Abstract

The present study is a theological exegesis of Saul's rejection in light of the Shema (Deut 6:4–9) as the rule of faith. The Shema has already occupied a central place in the mind of any Jewish and Christian interpreter, so that it can be considered a legitimate prejudgment (Vorurteil) in Gadamer's hermeneutical framework. This proposal is also consistent with the thesis of a Deuteronomistic History, where many traditions in different pre-Deuteronomistic strata have been read within the frame of reference of the Deuteronomistic History other than that envisaged by their original authors in the Deuteronomistic recontextualization. This study suggests that a "fusion-point" interpretation of Saul's rejection by using the Shema as prejudgment can create a frame of reference rich enough to appreciate the relational dynamics between Saul, Samuel, and God, without lapsing into moralism and wooden calculation.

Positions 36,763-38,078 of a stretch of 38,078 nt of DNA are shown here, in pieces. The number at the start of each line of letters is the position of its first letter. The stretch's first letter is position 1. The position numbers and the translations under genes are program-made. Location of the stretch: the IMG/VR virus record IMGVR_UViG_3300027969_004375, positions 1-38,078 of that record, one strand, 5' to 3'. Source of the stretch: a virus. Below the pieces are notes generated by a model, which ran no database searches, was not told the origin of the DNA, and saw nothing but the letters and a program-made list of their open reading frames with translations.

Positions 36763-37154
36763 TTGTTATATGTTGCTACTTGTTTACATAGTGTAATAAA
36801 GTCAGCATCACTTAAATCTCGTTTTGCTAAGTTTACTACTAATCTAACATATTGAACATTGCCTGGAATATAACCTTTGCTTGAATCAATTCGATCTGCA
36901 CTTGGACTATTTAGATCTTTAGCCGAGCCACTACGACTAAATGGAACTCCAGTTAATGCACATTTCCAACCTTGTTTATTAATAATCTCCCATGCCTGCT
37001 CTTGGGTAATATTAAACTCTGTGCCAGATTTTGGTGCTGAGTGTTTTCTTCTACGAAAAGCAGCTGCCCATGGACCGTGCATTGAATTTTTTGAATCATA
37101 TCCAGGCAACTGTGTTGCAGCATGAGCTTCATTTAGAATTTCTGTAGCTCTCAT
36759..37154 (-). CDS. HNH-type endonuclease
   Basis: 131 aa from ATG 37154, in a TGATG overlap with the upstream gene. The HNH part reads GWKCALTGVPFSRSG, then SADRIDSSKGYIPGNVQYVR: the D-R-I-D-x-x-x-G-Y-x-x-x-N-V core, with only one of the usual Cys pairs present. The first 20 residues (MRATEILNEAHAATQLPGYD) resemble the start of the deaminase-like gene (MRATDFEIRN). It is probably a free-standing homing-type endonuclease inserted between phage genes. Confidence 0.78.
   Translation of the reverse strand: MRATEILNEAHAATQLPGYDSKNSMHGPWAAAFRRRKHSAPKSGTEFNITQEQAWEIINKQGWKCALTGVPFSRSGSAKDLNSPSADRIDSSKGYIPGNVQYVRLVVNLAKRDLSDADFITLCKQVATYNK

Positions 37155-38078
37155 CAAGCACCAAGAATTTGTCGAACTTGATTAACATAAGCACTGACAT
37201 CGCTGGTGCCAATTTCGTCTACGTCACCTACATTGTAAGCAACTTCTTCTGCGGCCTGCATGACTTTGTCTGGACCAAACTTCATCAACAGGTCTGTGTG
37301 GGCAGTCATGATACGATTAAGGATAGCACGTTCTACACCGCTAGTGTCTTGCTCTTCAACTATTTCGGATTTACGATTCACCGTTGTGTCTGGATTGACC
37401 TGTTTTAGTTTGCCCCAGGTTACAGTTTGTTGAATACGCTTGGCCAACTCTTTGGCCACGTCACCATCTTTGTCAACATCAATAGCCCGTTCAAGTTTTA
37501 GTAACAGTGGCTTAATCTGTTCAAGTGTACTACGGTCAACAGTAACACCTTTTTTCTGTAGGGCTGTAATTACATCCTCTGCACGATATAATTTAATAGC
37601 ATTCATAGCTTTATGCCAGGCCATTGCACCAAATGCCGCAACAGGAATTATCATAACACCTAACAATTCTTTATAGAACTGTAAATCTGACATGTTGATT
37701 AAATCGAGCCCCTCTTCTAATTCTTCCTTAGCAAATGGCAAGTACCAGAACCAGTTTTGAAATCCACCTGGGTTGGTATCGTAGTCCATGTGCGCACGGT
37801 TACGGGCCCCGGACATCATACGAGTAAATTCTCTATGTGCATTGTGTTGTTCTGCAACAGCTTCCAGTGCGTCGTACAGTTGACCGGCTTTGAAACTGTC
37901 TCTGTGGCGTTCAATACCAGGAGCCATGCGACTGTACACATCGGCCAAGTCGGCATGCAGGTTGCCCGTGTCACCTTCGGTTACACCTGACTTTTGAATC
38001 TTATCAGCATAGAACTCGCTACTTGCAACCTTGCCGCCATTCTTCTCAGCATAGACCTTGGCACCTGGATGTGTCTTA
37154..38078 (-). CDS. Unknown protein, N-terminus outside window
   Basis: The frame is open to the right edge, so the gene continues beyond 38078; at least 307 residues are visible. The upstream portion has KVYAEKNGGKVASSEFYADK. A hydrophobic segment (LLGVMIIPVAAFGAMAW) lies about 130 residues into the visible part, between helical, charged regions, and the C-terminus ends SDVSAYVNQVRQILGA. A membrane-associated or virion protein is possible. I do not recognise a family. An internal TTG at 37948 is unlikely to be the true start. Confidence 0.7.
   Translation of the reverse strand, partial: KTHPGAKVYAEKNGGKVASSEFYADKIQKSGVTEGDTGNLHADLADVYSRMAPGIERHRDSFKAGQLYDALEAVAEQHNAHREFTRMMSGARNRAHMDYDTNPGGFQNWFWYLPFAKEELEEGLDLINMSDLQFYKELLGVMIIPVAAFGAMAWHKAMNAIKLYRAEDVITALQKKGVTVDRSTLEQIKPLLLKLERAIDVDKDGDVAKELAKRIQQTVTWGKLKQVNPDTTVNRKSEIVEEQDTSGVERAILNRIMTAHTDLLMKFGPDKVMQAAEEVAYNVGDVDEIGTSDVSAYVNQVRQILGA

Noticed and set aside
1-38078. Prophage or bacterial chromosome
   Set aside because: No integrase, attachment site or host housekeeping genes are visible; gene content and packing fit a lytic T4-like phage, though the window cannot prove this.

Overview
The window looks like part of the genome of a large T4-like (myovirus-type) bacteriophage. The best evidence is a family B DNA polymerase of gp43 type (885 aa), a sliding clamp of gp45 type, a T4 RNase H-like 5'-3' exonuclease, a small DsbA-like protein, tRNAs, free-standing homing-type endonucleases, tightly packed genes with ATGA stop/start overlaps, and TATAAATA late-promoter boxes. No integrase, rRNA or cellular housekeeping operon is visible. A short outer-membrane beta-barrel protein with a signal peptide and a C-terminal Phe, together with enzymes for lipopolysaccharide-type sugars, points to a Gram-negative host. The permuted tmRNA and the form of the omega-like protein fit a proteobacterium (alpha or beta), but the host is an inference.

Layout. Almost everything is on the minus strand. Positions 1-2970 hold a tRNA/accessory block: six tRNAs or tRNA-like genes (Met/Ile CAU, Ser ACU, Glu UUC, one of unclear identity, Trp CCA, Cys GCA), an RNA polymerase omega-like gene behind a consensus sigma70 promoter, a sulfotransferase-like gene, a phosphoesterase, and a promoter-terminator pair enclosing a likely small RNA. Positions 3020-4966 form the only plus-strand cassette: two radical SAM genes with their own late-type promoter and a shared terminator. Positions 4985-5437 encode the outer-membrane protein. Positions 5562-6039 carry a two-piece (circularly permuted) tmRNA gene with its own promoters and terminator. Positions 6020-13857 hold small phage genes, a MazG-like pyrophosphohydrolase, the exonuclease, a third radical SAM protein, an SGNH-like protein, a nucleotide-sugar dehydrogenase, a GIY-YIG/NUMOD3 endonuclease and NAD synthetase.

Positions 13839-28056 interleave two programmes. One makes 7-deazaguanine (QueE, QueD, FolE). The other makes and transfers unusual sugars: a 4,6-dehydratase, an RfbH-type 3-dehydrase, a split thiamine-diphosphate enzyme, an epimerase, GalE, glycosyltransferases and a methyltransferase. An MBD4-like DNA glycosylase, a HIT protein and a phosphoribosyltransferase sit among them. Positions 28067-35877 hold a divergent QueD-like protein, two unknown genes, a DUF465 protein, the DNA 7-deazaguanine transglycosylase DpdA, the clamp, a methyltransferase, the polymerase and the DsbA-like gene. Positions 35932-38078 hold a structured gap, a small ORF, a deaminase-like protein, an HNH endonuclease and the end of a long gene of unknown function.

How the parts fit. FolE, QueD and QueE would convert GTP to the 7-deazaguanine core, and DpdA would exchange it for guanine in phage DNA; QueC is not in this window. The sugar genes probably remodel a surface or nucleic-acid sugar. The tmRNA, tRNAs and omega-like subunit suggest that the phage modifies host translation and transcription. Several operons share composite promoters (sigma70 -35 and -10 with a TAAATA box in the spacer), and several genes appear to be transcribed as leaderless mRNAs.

The text of this article is only available as a PDF.
You do not currently have access to this content.